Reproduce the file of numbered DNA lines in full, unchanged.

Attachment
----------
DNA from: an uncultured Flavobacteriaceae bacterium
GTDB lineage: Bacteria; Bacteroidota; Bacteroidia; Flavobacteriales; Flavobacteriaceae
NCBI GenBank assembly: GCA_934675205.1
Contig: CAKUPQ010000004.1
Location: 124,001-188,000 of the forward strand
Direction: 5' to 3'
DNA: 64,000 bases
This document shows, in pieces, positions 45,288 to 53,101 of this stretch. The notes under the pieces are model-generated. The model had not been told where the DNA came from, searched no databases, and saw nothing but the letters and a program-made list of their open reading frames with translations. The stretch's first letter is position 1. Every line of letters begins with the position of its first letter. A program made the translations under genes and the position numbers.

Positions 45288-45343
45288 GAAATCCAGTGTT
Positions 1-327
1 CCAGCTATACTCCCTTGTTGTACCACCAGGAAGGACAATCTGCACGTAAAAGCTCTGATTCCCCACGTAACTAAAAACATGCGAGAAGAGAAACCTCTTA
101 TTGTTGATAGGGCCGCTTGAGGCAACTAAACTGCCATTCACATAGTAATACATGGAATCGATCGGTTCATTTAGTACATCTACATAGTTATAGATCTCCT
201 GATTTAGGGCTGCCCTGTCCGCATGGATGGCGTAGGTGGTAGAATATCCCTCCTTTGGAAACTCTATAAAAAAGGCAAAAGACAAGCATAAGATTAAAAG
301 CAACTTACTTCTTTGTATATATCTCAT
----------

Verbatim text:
DNA from: an uncultured Flavobacteriaceae bacterium
GTDB lineage: Bacteria; Bacteroidota; Bacteroidia; Flavobacteriales; Flavobacteriaceae
NCBI GenBank assembly: GCA_934675205.1
Contig: CAKUPQ010000004.1
Location: 124,001-188,000 of the forward strand
Direction: 5' to 3'
DNA: 64,000 bases
This document shows, in pieces, positions 45,288 to 53,101 of this stretch. The notes under the pieces are model-generated. The model had not been told where the DNA came from, searched no databases, and saw nothing but the letters and a program-made list of their open reading frames with translations. The stretch's first letter is position 1. Every line of letters begins with the position of its first letter. A program made the translations under genes and the position numbers.

Positions 45288-45343
45288 GAAATCCAGTGTT
Positions 1-327
1 CCAGCTATACTCCCTTGTTGTACCACCAGGAAGGACAATCTGCACGTAAAAGCTCTGATTCCCCACGTAACTAAAAACATGCGAGAAGAGAAACCTCTTA
101 TTGTTGATAGGGCCGCTTGAGGCAACTAAACTGCCATTCACATAGTAATACATGGAATCGATCGGTTCATTTAGTACATCTACATAGTTATAGATCTCCT
201 GATTTAGGGCTGCCCTGTCCGCATGGATGGCGTAGGTGGTAGAATATCCCTCCTTTGGAAACTCTATAAAAAAGGCAAAAGACAAGCATAAGATTAAAAG
301 CAACTTACTTCTTTGTATATATCTCAT